The work of the Commonwealth War Graves Commission (CWGC) is familiar to many. They care for cemeteries and memorials in 23,000 locations across 154 countries, ensuring the 1.7 million people from Commonwealth forces who lost their lives as a result of the two world wars are never forgotten.

Batley cemetery contains CWGC 66 burials. Predominantly these plots have standard CWGC headstones, but there are also some Private Memorials where families chose to erect their own headstone on a war grave. All are listed on the CWGC website.[1]

Unsurprisingly some families who had loved ones commemorated elsewhere by the CWGC, chose also to include their names on family headstones in home cemeteries. This is not exclusively confined to those military personnel with no known graves.  These are not classed as war graves. The service person is not buried there. So they are entirely distinct from CWGC recognised Private Memorials.

These inscriptions would provide a focal point close to home for families of service personnel with no known grave, or buried far from home. They are a visible sign of love, acknowledgement and family remembrance.

These headstones can prove invaluable for researchers in terms of family and service details. But, as they are not war graves, they are not recorded by the CWGC. So it is a case of seeking them out.

Here are four I spotted in Batley cemetery.

Able Seaman Farrar Hill, killed on 31 January 1918[2] when his submarine, HMS E/50,  was lost in the North Sea. It is believed to have struck a mine near the South Dogger Light Vessel.  He is commemorated on the Plymouth Naval Memorial. But he is remembered on the Hill family headstone.

Farrar Hill - family headstone

Farrar Hill – family headstone

Pte Robert Hirst, 6th Bn King’s Own Yorkshire Light Infantry. He was killed in action on 24 September 1915 and has no known grave. His name appears on The Ypres (Menin Gate) Memorial. His family have included his name on a relatively new headstone in Batley cemetery.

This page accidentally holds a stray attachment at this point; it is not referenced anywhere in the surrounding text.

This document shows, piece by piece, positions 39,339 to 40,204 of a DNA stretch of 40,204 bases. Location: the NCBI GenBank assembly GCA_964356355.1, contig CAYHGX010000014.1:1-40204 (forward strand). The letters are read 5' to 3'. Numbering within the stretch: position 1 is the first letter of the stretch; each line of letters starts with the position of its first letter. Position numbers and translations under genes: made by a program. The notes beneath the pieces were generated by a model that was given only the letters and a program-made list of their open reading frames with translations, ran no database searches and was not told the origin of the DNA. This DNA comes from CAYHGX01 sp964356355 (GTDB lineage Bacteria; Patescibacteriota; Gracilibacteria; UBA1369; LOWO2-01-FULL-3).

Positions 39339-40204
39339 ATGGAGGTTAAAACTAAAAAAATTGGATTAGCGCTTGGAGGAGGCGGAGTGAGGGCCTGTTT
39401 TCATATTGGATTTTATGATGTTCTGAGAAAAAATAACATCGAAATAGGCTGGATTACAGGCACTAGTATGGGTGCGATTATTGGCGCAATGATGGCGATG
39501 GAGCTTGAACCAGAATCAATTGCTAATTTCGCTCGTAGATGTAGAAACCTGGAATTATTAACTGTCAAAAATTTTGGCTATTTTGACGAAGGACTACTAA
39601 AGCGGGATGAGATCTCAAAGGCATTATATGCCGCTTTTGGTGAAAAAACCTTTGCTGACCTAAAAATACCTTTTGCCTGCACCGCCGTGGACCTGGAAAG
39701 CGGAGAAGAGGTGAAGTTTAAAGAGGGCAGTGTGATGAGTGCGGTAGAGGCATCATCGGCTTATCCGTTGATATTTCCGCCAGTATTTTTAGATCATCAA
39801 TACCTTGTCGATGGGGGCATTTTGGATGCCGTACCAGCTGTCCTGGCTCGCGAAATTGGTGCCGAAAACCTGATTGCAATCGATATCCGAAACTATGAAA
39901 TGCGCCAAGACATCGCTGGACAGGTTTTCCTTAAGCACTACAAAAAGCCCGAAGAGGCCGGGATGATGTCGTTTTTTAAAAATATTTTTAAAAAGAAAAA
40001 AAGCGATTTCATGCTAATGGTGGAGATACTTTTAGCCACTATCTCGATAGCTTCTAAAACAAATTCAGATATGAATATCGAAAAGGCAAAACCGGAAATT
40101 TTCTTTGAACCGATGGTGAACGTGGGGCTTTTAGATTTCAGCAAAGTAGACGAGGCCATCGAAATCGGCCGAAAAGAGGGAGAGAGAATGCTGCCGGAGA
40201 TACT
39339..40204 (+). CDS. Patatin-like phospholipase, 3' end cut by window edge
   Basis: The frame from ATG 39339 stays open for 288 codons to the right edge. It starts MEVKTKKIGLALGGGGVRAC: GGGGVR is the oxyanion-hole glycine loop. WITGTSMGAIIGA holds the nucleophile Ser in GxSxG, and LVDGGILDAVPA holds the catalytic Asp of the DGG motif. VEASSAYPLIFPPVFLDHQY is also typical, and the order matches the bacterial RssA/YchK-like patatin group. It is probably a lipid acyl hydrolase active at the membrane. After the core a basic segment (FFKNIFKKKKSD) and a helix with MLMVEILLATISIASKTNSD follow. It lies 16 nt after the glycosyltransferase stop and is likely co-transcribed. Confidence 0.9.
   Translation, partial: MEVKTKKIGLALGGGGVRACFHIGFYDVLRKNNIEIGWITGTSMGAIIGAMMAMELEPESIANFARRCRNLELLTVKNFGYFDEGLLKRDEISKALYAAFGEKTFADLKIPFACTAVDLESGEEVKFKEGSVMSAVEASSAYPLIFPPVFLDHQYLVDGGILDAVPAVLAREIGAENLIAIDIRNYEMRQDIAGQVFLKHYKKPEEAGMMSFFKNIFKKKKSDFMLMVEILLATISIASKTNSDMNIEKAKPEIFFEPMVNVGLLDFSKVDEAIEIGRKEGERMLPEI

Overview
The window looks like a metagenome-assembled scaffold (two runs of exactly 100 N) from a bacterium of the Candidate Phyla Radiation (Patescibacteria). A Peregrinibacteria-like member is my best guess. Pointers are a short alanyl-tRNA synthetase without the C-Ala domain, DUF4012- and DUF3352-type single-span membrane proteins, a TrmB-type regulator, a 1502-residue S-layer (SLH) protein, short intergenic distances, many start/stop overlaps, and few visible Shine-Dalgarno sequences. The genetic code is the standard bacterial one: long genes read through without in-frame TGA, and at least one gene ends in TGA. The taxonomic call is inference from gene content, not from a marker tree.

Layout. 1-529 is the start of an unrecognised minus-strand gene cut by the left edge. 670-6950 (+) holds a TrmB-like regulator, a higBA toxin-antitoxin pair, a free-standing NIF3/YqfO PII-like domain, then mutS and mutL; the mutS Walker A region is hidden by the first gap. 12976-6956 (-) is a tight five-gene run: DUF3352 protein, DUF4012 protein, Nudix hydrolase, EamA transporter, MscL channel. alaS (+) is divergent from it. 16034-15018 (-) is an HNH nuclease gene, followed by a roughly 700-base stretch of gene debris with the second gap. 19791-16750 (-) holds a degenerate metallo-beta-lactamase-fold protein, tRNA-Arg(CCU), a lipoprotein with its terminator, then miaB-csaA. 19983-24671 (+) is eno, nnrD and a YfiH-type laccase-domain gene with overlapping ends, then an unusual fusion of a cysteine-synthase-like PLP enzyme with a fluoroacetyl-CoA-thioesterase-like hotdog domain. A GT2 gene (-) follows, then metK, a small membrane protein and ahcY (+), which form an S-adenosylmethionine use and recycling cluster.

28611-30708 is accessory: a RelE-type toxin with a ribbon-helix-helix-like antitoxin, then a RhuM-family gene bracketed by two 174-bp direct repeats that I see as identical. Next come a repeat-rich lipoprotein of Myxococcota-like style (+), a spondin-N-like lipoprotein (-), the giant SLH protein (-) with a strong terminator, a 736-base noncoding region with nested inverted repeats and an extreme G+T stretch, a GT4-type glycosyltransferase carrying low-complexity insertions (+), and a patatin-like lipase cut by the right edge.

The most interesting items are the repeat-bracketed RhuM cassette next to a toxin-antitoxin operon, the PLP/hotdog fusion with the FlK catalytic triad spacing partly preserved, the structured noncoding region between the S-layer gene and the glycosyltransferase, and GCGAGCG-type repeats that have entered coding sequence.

Robert Hirst's relatively new headstone

Robert Hirst’s relatively new headstone

Rifleman Edward Leonard, 1st/8th Bn West Yorkshire Regiment, killed in action on 2 July 1916 and commemorated on the Thiepval Memorial. His sister Annie, a munitions worker at the Barnbow factory at Garforth, Leeds, died on 21 July 1916 from picric acid poisoning – the same day as the Leonard family received news Edward was missing. His and Annie’s name appear on the headstone.

Headstone - Edward Leonard

The Leonard family headstone

Pte Albert Smith of the 2nd/5th Bn Duke of Wellington’s (West Riding) Regiment died of wounds on 27 May 1918. He is buried in Bagneux British Cemetery, Gezaincourt, France but he is also included on his family headstone.

The Smith family headstone - including Albert Smith

The Smith family headstone – including Albert Smith

So, even for those service men and women commemorated on CWGC memorials and in cemeteries elsewhere, do not discount information provided on family headstones closer to home.

The Royal British Legion launched its 2015 Poppy Appeal on 22 October. This is their link: http://www.britishlegion.org.uk/

Sources:

 

[1] http://www.cwgc.org/
[2] Some sources indicate the submarine was lost “on or around 1 February 1918”, but 31 January is the CWGC date